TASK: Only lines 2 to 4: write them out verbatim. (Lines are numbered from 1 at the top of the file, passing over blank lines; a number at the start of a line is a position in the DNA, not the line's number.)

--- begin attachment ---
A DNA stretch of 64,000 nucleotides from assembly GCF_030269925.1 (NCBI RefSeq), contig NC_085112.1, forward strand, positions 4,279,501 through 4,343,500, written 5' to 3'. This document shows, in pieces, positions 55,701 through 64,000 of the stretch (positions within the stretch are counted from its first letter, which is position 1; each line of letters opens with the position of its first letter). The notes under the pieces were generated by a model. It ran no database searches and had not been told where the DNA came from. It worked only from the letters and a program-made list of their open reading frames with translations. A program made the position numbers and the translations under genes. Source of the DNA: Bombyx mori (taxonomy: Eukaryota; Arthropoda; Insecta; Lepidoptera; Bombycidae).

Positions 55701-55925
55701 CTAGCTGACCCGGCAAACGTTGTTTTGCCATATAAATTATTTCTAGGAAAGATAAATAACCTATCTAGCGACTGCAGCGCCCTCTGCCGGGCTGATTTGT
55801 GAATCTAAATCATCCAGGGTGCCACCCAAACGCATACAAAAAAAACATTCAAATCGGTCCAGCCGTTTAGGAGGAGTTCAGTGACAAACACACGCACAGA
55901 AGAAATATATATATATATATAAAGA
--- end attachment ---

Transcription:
Positions 55701-55925
55701 CTAGCTGACCCGGCAAACGTTGTTTTGCCATATAAATTATTTCTAGGAAAGATAAATAACCTATCTAGCGACTGCAGCGCCCTCTGCCGGGCTGATTTGT
55801 GAATCTAAATCATCCAGGGTGCCACCCAAACGCATACAAAAAAAACATTCAAATCGGTCCAGCCGTTTAGGAGGAGTTCAGTGACAAACACACGCACAGA